After 1765, growing constitutional and political differences strained the relationship between Great Britain and its American colonies. Patriot protests against taxation without representation followed the Stamp Act and escalated into boycotts, which culminated in 1773 with the Sons of Liberty destroying a shipment of tea in Boston Harbor. Britain responded by closing Boston Harbor and passing a series of punitive measures against Massachusetts Bay Colony. Massachusetts colonists responded with the Suffolk Resolves, and they established a shadow government which wrested control of the countryside from the Crown. Twelve colonies formed a Continental Congress (with the exception of Georgia) to coordinate their resistance, establishing committees and conventions that effectively seized power.
Wood Walls and Trim. New interior walls and wood trim should be smoothed with sand-paper and dusted before painting or varnishing. To preserve the grain of the wood, the surface may be rubbed with linseed oil, varnished or shellacked, and waxed. If an opaque finish is desired, semi-gloss paint thinned with 1 pint of turpen-tine per gallon of paint or the primer-sealer previously described for walls may be used as a priming coat on wood. One or two coats of semi-gloss paint should then be applied over the thoroughly dry prime coat, or if a full-gloss finish is desired, the last coat should be a high-gloss enamel. Paying for a Brand Name Paint Color? If you are worried about ending up with an ugly paint color, you may be somewhat safer utilizing one of these designer collections. However, the color range offered by any one of these alternative brands is very limited and typically the whole line of hues is all neutralized to about the same tone. This gives the smaller brand a nice consistent look, but it doesn't allow for much variety. Also, these signature paints are typically more expensive (often 50% more) despite the fact that you can get very similar colors from the primary "mother" brand for considerably less money. Alkyd is an old interior paint made newly popular by a change in solvent - a super-refined petroleum chemical that has almost no odor. It is not a water paint. You thin it and clean brushes with mineral spirits or turpentine, or, if you want to retain the odorless feature, with the new odorless solvent. (Ask the paint-store man for just that, odorless solvent).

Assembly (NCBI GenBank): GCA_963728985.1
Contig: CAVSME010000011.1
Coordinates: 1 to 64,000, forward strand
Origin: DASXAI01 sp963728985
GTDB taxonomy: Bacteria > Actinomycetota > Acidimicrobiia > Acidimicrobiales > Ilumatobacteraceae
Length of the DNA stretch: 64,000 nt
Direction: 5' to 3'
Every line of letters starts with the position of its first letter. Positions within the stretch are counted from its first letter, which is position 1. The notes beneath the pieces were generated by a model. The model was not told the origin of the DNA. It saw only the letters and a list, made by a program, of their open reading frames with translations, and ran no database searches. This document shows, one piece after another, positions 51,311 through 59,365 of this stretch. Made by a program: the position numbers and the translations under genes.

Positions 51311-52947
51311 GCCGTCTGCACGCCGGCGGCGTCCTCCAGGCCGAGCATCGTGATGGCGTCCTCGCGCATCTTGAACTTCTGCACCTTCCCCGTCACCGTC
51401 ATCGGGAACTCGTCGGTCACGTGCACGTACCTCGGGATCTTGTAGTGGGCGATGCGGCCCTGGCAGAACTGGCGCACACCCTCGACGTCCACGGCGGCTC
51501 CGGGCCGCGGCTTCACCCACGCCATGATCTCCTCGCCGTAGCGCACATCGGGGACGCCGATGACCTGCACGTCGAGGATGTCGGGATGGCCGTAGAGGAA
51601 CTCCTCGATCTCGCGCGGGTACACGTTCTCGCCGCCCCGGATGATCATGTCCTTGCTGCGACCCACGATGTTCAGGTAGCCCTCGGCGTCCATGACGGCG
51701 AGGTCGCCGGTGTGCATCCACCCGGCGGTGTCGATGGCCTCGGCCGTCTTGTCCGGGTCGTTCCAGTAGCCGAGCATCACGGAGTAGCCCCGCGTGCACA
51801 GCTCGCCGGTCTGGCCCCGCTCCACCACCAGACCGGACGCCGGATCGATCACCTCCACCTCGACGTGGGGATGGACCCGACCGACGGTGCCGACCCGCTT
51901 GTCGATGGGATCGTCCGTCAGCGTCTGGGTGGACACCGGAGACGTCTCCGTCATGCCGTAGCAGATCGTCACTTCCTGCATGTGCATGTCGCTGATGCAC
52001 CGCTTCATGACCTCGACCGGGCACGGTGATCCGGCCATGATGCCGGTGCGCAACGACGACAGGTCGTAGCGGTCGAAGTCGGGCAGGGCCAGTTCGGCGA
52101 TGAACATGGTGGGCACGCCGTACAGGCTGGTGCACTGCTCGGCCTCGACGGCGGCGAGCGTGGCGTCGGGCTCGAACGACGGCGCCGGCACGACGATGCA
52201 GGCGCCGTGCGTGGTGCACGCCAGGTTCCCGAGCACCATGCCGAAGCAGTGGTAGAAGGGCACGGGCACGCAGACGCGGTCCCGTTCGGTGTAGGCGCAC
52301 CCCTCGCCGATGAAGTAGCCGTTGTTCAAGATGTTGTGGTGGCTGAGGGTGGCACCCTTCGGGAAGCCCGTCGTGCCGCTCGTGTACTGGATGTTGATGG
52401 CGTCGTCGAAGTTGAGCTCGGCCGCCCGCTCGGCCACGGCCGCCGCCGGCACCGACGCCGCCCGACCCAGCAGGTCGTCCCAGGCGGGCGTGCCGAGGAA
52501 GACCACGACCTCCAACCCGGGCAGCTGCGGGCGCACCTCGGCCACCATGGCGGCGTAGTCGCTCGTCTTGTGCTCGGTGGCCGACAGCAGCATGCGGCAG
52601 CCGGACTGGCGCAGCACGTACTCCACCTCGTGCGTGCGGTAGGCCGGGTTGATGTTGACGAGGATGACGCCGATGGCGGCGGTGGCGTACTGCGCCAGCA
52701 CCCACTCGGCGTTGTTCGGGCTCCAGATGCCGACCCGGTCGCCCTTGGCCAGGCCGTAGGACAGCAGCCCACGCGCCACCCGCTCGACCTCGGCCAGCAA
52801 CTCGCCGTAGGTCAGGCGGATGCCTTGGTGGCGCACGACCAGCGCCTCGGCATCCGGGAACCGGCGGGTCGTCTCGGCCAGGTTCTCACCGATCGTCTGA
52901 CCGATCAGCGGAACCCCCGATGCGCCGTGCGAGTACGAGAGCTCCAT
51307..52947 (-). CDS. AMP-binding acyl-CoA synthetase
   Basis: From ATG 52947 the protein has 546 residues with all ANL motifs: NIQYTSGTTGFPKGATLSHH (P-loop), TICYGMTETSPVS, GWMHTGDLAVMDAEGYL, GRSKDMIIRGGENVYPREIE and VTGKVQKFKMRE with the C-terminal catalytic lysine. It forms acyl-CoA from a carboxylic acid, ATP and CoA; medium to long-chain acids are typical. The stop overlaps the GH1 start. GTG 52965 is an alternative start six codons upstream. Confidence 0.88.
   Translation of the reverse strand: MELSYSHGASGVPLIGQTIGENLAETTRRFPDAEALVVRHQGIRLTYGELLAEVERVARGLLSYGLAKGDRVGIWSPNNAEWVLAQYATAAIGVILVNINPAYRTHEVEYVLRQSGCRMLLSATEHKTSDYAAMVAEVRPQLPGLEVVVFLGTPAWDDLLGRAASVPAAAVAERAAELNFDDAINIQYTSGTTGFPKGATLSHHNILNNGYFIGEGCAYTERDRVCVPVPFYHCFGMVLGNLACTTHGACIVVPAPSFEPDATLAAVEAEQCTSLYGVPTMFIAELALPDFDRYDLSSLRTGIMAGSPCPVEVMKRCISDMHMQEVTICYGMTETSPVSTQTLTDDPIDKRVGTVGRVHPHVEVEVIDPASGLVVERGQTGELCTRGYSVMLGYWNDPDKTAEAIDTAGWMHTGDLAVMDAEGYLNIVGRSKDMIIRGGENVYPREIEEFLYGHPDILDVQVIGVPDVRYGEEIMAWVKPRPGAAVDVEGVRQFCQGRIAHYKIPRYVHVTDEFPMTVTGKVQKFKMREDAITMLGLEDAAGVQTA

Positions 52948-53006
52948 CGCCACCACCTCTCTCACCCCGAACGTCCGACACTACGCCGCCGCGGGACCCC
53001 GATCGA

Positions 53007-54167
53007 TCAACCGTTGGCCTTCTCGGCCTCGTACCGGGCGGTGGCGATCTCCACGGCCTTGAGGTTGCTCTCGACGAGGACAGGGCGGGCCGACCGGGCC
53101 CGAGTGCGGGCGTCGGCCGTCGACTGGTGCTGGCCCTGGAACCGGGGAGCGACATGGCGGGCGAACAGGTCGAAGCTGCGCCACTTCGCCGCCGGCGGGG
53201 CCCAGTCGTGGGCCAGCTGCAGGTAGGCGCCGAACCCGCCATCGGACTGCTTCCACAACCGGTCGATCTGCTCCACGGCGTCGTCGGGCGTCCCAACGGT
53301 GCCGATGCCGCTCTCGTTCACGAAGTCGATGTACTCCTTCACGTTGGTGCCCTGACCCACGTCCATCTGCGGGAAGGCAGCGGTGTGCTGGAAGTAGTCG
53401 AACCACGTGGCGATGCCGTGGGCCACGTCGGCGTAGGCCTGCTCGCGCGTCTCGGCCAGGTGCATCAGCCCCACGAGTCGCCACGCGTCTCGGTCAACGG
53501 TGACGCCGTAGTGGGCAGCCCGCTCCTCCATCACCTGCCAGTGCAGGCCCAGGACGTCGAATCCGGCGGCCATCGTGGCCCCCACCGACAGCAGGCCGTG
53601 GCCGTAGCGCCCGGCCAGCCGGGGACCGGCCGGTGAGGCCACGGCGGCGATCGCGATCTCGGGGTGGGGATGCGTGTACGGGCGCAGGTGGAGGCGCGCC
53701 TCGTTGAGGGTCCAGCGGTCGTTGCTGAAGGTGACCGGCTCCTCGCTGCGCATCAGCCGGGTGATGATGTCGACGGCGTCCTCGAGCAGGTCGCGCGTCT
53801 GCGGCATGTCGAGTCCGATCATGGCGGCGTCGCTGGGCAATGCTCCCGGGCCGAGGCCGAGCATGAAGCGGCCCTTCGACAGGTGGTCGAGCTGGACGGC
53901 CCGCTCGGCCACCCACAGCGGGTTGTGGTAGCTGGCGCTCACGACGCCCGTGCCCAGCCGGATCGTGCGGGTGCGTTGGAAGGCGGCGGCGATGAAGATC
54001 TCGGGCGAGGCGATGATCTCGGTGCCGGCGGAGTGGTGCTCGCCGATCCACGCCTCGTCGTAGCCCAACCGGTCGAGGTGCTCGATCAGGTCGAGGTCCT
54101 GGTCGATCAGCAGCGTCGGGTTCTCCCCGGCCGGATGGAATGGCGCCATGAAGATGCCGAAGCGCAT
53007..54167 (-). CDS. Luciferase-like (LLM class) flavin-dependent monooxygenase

Paint Selection. Most paints are purchased ready-mixed but, in their selection, consideration should be given to the fact that surfaces vary in their adaptability to paint and atmospheric or other conditions having an adverse effect on paint performance. In addition to the normal weathering action of sun and rain, outside house paints are sometimes exposed to other attacking elements, such as corrosive fumes from factories or excessive amounts of wind-driven dust. If red is the color of fire and yellow is the color of sun, then orange color, which originates from the blend of these two colors, combines both warmth and light in it. Light muted orange accent will give your interior cosiness and warmth, especially in the room with windows facing north. Bright orange color in the interior on the other hand is more of a claim for originality. You're not looking for perfection here, but you do want to eliminate every shiny spot of paint. When properly scuffed the paint should have a smooth, but dull matte finish. Spend some time talking to the shop manager. He should have the time to thoroughly go over your options and explain their service and pricing. Be clear on what they're doing exactly. Will they scuff your existing paint? Will they be spraying primer? Are they OK painting any loose parts like bumper-ettes? If you're changing colors be sure to discuss the door jambs, trunk area and underside of the hood. Also, get instructions from the shop in writing for proper care of your fresh paint. It will include the number of paint curing days before you can wash it, wax it or let it sit out in the weather.